What: All Issues : Making Government Work for Everyone, Not Just the Rich or Powerful : Curbing Presidential Power : S. J. Res. 9 Joint resolution to revise United States policy on Iraq/On the resolution
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S. J. Res. 9 Joint resolution to revise United States policy on Iraq/On the resolution
senate Roll Call 75     Mar 15, 2007
Y = Conservative
N = Progressive
Winning Side:
Conservative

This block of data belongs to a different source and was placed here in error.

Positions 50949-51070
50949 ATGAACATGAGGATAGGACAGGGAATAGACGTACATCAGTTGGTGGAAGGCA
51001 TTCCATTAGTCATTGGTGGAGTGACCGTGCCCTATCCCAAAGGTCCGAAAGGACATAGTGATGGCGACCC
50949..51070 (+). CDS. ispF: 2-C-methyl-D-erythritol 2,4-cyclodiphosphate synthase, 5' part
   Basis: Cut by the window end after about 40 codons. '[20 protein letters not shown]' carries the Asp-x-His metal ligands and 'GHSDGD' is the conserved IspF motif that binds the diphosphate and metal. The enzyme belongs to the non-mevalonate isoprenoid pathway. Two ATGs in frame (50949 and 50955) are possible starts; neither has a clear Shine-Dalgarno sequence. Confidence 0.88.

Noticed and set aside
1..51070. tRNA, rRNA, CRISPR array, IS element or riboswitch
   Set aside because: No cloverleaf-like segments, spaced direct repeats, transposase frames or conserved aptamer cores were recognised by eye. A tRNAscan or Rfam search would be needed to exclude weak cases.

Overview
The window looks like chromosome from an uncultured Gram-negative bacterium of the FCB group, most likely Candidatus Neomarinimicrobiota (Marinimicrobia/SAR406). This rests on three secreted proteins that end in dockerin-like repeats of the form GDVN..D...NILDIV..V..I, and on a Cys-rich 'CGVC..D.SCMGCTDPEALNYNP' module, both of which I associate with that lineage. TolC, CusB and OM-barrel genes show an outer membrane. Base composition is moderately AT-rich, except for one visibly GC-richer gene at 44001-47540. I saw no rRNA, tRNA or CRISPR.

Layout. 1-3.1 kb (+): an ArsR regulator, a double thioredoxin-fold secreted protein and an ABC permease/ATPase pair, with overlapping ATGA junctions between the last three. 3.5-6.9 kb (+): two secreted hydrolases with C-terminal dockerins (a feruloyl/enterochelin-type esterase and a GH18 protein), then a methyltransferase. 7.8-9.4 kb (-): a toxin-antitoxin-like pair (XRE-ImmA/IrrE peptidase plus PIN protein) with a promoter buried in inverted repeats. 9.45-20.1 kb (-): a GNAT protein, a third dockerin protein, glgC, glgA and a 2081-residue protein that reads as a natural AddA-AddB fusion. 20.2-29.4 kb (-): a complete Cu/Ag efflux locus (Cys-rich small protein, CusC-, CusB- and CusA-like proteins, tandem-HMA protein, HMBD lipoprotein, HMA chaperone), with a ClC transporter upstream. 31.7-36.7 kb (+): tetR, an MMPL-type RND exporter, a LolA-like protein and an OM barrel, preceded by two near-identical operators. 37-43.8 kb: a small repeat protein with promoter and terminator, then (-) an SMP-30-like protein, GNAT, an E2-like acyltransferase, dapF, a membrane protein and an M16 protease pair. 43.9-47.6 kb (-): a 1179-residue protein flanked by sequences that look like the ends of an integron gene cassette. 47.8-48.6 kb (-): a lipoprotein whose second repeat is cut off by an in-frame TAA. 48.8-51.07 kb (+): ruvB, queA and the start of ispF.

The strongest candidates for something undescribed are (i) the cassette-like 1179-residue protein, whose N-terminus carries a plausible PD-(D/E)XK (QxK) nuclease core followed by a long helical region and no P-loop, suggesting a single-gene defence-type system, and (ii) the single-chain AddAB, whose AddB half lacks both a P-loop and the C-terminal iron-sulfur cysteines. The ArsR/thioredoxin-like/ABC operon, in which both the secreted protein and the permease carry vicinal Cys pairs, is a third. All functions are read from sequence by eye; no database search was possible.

This vote represented the Senate's second attempt this year to address President Bush's stewardship of the war in Iraq. In February the Senate was unable to bring a nonbinding resolution expressing disapproval of the administration's handling of the war to the floor over Republican protests. This time around the Senate brought a mandatory troop withdrawal measure to a vote, but only after Republicans were confident that it did not have the 60-vote supermajority necessary to pass. The 60-vote threshold was necessary to overcome the threat of a Republican filibuster. Without three-fifths of the Senate in agreement to end debate, any Senator could have held the chamber hostage by refusing to turn over the floor. To avoid the necessity of a cloture vote, the only procedural move that can stop a filibuster, the Democratic leadership agreed to rules for consideration that required at least 60 votes for adoption. With almost every Republican against the measure, the Republican leadership knew the resolution likely wouldn't be able to collect the necessary 60 votes. The resolution called for the withdrawal of American troops from Iraq by the end of March 2008. As a binding measure, it faced a promised veto by President Bush, but adoption by the Senate would have allowed Democrats to define a clear position on the war. The chief sponsor of the bill, Senate Majority Leader Harry Reid (D-Nev.), said that in voting for the resolution the Senate would not only have been rebuking Bush's conduct of the war but also making a declaration of the legislative branch's intent to assert its constitutional authority. The resolution would have required the president to begin pulling out troops within 120 days of enactment, with the end of redeploying all combat forces from Iraq except for training Iraqi troops, targeted counter-terrorism efforts and protecting U.S. infrastructure and personnel by March 2008. The language further stated that the withdrawal would be part of a "comprehensive diplomatic, political, and economic strategy that includes sustained engagement with Iraq's neighbors and the international community for the purpose of working collectively to bring stability to Iraq." In the end, the Democrats couldn't even muster a simple majority, and the measure failed 48-50. Sens. Ben Nelson (Neb.), Mark Pryor (Ark.) and Joseph Lieberman (I-Conn.) were the only Senators who caucus with the Democrats to oppose it. Sen. Tim Johnson (D-S.D.) was absent due to illness. Sen. John McCain (Ariz.) was the only Republican who didn't cast a vote. Sen. Gordon Smith (Ore.) was the only Republican to support the resolution. All remaining 47 Republicans opposed it. In short, the Senate failed to muster enough votes to pass a resolution requiring combat forces be pulled from Iraq within a year, and the president's war policy -- including a recent troop escalation -- remained unchanged.

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